Russia investigates videos of children talking with members of LGBT community

Russia investigates videos of children talking with members of LGBT community

A rainbow flag flies during a demonstration in Berlin on May 17, 2015. (Gregor Fischer/AFP via Getty Images)

Homophobia is widespread in Russia where reports of rights violations and attacks on LGBT people are common.

Russian police said Saturday they had opened an investigation into “sexual violence” after a video series published online showed children talking with members of the LGBT community and other minorities.

The videos, on the “Real Talk” YouTube channel, featured interviews by children under 14 with homosexuals, a transvestite, a former porn actress and a female dwarf, according to Russian media reports.

Published from last December onwards, they have since been deleted.

“Investigators have questioned the person responsible for these shoots” and were trying to identify the victims, said a statement from a Russian investigative committee.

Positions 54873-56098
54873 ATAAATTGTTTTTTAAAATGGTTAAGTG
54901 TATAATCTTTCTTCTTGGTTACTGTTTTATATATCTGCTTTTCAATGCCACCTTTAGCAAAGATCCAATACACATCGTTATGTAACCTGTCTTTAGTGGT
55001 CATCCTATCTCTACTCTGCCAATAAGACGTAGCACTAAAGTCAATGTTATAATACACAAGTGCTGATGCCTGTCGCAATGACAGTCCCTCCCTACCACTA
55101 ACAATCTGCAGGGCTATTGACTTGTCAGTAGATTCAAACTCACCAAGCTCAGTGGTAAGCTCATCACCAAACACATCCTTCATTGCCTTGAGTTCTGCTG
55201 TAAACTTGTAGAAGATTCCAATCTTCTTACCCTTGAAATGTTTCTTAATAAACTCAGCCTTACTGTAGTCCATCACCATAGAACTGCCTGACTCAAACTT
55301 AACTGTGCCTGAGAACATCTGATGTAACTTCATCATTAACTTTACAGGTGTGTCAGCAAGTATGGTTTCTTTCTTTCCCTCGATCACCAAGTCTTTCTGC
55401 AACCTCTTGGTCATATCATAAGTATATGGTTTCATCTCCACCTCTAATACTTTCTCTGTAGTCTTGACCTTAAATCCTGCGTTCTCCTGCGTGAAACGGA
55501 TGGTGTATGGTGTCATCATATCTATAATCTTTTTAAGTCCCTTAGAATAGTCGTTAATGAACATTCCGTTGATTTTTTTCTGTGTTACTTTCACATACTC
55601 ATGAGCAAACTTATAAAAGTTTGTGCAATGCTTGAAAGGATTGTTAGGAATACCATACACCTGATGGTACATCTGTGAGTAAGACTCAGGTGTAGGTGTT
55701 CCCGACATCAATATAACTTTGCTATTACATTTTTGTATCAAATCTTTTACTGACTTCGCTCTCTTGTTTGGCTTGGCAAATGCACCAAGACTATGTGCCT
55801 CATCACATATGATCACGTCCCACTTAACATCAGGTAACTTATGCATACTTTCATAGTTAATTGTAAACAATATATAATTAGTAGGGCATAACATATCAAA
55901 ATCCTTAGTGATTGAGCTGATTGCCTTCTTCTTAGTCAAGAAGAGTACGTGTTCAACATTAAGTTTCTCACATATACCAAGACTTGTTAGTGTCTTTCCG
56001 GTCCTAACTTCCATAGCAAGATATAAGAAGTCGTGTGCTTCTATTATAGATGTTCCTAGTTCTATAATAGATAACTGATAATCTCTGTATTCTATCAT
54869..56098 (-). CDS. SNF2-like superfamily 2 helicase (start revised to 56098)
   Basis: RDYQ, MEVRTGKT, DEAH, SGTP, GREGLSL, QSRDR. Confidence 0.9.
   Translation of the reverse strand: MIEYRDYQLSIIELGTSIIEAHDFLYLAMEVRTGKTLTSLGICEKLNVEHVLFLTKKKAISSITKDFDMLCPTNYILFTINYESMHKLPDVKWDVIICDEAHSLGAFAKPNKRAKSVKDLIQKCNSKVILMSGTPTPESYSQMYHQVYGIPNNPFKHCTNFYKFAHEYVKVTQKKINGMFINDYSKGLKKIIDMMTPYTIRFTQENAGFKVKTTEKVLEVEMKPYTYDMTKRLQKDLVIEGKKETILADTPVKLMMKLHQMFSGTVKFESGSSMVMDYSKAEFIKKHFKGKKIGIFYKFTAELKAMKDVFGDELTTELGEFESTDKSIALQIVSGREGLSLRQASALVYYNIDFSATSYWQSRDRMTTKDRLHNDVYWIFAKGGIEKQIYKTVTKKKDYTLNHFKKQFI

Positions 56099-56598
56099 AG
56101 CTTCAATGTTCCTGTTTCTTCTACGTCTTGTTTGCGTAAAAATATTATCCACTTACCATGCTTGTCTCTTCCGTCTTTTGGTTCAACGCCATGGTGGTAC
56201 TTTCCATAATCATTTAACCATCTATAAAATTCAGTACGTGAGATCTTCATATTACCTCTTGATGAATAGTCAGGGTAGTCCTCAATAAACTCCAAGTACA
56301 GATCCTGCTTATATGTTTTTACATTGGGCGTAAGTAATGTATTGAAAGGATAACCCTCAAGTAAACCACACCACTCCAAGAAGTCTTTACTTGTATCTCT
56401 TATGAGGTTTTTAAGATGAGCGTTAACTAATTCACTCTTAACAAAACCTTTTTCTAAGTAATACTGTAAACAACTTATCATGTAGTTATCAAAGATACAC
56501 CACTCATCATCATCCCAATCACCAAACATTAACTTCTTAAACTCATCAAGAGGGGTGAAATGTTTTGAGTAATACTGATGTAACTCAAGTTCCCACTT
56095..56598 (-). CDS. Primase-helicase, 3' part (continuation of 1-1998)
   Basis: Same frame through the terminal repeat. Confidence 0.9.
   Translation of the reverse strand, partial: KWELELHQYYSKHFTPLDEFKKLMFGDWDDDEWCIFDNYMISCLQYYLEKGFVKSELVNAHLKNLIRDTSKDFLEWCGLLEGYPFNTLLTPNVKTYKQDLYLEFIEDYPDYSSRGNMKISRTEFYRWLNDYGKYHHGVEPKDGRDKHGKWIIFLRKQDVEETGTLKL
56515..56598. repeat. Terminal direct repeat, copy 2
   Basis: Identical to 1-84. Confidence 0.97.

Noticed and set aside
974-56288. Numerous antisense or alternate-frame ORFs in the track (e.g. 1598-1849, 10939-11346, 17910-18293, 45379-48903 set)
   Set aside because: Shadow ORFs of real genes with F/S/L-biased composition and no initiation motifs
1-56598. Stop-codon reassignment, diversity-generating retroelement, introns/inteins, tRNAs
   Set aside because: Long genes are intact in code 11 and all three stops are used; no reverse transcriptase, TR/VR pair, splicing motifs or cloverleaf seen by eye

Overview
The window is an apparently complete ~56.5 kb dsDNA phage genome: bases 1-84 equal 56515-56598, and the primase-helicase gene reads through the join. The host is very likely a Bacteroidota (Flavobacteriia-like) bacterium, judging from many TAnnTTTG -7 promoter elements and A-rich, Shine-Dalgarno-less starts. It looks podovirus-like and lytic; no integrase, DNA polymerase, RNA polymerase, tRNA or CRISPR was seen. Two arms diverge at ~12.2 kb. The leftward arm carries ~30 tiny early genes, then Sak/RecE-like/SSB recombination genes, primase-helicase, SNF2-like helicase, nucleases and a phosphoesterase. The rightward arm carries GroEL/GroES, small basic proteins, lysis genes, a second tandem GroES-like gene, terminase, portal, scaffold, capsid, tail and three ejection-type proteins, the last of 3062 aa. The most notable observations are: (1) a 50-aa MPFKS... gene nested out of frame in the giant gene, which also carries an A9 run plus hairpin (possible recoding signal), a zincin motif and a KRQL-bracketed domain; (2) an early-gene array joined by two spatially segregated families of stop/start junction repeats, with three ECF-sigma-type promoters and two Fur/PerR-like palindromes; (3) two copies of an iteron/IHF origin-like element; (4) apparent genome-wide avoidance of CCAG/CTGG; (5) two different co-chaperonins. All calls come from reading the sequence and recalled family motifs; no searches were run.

The videos showed “minors and children discussing various sexual matters with adults”, it said, describing some of the contents of the broadcasts as “destructive information”.

In Russia, the offence of “sexual violence” can carry a jail term of between 12 and 20 years.

News website Meduza said that in one of the interviews a man who introduced himself as gay asked the children what they knew about homosexuality and explained to them that it was normal.

The children in the video asked him how he discovered his sexuality and if he wanted to raise children.

One of the videos had been viewed two million times, according to Russian media reports.

In September Piotr Tolstoi, vice-president of Russia’s lower parliamentary chamber, told the Russia-24 channel that he had informed the interior ministry of the videos.

Late October, Tolstoi published on his Facebook page that the ministry had told him it had opened an investigation for a possible violation of a 2013 law banning “gay propaganda”.

Russian LGBT community often faces official hostility.

Last month, a Russian court blocked two popular LGBT networking sites for disseminating “anti-family values”.

The 2013 law against “gay propaganda” officially bans the “promotion of non-traditional lifestyles to minors” but in effect outlaws LGBT activism.

Homophobia is widespread in Russia where reports of rights violations and attacks on LGBT people are common, though there are gay scenes in major cities.

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